Sharks Circling The 2009 Super 14 Title.

James MortimerAnalyst IApril 8, 2009

DURBAN, SOUTH AFRICA - MARCH 28:  Adam Ashley-Cooper of the Brumbies is tackled by JP Pietersen (R) and Adrian Jacobs of Sharks during the Super 14 Round 7 match between Sharks and Brumbies at ABSA Stadium on March 28, 2009 in Durban, South Africa. (Photo by Anesh Debiky/Gallo Images/Getty Images)

Their victory over the Hurricanes last round cemented the Durban based side in the top four.  While it was a significant margin, it was the manner in which the Sharks adjusted in the second half that impressed. 


They were having little success in outmuscling the Hurricanes, whom, despite their mixed form, remain a formidable opponent.


So the Sharks shifted their tactics, tactically kicking the Hurricanes into mistakes, backed by an all round game plan that appears unmatched by any other Super 14 outfit.


A 16 point win has led many Sharks supporters to claim that they smashed the Wellington based outfit, though the players did not regard it as such.


But to absorb the first half pressure thrown at them and come out victorious shows the opportunism, poise and strategic aplomb that may win them this championship. 


It was also a significant reversal on their 13-34 loss to the Hurricanes last year.


The 2007 Super 14 Runners up and current Currie Cup champions are but 10 competition points from securing a guaranteed semifinal spot (history shows that 38-42 points confirms semi final participation). 


No other team has such an ideal closing run to their draw.  Their upcoming match against the cellar dwelling Cheetahs will be their last match away from home. 


They then host the Crusaders in Durban, before being the last team to have a bye, and finish with three more matches on home soil. 


It will, however, test the Sharks title mettle, with their closing opponents being the Highlanders, Waratahs, and Bulls—all teams that have calculable chances of reaching the top four.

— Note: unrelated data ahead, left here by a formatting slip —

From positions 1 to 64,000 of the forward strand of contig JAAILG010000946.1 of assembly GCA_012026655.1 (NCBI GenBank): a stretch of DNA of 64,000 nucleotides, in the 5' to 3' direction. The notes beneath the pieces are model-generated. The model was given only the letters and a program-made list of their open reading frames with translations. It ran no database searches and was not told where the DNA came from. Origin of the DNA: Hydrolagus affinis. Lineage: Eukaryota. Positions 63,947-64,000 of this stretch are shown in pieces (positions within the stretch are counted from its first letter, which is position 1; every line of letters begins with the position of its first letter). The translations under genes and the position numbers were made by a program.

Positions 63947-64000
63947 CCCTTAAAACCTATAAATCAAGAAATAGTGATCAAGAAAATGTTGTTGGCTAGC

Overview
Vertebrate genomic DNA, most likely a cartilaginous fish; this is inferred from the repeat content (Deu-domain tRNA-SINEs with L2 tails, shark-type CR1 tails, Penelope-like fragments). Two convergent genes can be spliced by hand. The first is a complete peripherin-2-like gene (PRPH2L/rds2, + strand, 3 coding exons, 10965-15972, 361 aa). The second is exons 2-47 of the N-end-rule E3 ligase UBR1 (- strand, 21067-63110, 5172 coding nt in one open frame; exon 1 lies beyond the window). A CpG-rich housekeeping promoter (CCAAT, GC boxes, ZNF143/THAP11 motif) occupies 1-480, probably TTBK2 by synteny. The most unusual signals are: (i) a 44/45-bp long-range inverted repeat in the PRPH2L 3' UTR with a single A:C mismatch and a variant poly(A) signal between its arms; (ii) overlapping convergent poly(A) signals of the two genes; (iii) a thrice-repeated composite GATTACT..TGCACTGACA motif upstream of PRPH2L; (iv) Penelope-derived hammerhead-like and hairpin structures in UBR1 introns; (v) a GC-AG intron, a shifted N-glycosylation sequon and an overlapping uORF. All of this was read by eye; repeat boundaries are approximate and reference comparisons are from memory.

They will have to overcome the Kwa-Zulu Natal Sharks at fortress ABSA in Durban, where they haven’t lost in Super rugby since going down 10-21 to the Brumbies on the March 24 2007.


The Sharks are now legitimate title favourites, and rightfully so.


Their aberration to the Queensland Reds aside, they have looked in a different class so far this season. 


No apparent weaknesses are combined with an ability to adapt, but curiously, numbers don’t back this up.


Statistically (tries and points conceded aside) they are the worst defensive side in the competition, missing more tackles than any other side, and sitting mid range in all other pure rugby indicators.


But they do brandish a weapon that under the ELV’s especially, is all powerful. 


They are the best kicking team in the competition by a considerable margin, utilising kicking from hand more than any other team.  In a year where kicking in general play has generally been poor, the Sharks have been the benchmark team.


This is backed up by the second best lineout of all the sides (shaded only by the Brumbies). 


But beyond this, they are uncompromising, and have a developed winning culture. 


A Springbok front row is doing the damage in the tight.  Captain Johann Muller is ruling the air in the line outs, and Ryan Kankowski is having a stellar season, showcasing the depth South Africa have with their loose forwards, especially at number eight.


Rory Kockett is in outstanding form, forming a partnership with the rapidly improving Francois Steyn that is marshaling a backline laden with Test players. 


Stefan Terblanche is catching the eyes of selectors with his assured performances from the back, shading the incumbent fullbacks.


If they secure a home semifinal, they will be nearly impossible to stop.


It will take a drop of form, and a sharp lift from the other sides to halt an impending Shark attack on the 2009 Super 14 title.